I have also thought long and hard about the parallel conversations of the last week, about how I really dislike and speak out against "poor us", "we can't help it", and "people hate us" as the foundation of arguments for equal rights for LGBTQ people and our families, and how I disassociate myself from organizations that use those strategies. And about how the telling of endless stories about Jews as victims ("They tried to kill us, we survived, let's eat") as a way to keep ourselves strong in our faith has a similar ring to it, an undeniable irony, even if it is sacrilege to say so. (I suspect this is why I love the work of Shalom Auslander, but that's another conversation.)
Some of you, at this point, are chomping at the bit. You want to tell us, teach us, remind us, about the value of myth, about the power of stories, about allegory, about how it's not important if it is scientifically true, if every fact is just as it we present or recite it. You want to remind us, teach us, tell us about the history and tradition and culture of a people--or peoples--that lies in the stories that have stood the test of time, the stories we repeat to our children, the prayers that we still say together. You want to teach us, remind us, tell us of the grace of community and the power of shared belief systems and how there are no atheists in foxholes, and how we honor our elders by observing the traditions of their youth. You want to say that we do this for the millions who died (yes, we do).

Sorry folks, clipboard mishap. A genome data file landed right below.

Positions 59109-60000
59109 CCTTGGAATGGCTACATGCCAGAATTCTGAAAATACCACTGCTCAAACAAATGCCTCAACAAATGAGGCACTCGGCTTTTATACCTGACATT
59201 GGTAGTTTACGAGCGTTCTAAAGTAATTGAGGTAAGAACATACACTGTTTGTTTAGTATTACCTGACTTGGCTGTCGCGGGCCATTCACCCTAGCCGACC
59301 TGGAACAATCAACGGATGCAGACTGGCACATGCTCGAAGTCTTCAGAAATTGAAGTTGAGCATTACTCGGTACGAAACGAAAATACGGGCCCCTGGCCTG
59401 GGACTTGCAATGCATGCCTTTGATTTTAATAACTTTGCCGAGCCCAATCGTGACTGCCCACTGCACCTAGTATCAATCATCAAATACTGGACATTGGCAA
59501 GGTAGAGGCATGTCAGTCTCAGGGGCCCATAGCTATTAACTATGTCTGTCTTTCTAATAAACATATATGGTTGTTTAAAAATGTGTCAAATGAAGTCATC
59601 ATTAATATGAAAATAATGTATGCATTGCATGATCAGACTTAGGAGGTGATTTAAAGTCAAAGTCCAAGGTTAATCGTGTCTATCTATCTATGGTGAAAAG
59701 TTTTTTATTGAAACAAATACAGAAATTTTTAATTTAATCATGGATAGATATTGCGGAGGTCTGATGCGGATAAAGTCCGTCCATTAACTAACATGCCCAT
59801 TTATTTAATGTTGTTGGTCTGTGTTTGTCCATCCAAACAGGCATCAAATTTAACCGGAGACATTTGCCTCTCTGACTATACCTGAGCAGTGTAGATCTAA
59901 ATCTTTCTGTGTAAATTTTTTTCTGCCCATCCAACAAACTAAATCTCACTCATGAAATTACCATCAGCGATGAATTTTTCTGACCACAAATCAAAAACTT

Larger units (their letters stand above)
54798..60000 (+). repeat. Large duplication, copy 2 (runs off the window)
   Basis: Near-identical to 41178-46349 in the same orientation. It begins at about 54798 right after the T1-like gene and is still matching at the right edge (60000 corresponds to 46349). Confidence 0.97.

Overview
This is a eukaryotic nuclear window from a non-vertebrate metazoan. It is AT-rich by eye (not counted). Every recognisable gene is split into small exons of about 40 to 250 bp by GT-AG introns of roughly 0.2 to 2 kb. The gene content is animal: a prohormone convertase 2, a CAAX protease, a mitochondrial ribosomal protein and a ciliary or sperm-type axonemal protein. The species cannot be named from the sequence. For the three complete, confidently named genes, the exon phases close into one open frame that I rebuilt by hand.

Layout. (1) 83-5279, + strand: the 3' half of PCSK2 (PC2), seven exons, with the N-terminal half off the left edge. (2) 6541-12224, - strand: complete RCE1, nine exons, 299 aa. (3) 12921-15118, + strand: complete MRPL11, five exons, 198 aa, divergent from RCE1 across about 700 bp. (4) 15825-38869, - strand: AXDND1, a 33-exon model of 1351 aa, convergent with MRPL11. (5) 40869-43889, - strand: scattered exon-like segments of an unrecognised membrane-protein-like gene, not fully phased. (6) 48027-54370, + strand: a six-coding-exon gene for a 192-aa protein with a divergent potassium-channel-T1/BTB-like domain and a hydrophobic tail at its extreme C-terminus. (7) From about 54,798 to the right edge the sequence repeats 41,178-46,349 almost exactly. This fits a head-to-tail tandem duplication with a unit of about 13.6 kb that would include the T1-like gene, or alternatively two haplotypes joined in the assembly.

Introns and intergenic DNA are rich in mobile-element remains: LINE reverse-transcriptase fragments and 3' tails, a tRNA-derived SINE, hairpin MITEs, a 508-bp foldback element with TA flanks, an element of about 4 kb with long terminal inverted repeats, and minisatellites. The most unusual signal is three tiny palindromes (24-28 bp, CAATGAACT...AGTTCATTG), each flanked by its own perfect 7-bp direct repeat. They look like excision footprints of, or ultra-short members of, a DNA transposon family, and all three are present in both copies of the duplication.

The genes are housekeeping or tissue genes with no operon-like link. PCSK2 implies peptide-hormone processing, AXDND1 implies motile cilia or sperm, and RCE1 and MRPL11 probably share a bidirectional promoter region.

And to this, I say that I love matzah (et al) too. I love the haggadah that I painstakingly put together so as to ensure a meaningful, engaging, seder. I honor my mother, who taught me to question everything, and my father, who would add "it's all nonsense." I honor my Orthodox grandfather who believed in "being and doing good" as the heart of it all, even in the absence of traditional observance.
And she knows these things, too. All of them. She knows of the power of myth, as do I. She knows all of those things, about allegory, about how faith and science coexist for many people. Yes. We have talked about, modeled, lived all of these things. She is a scientist. She'll make her own way to a a faith that makes sense to her. Or she won't. It ain't necessarily so.
Yeah. It's my fault. I reap what I sow.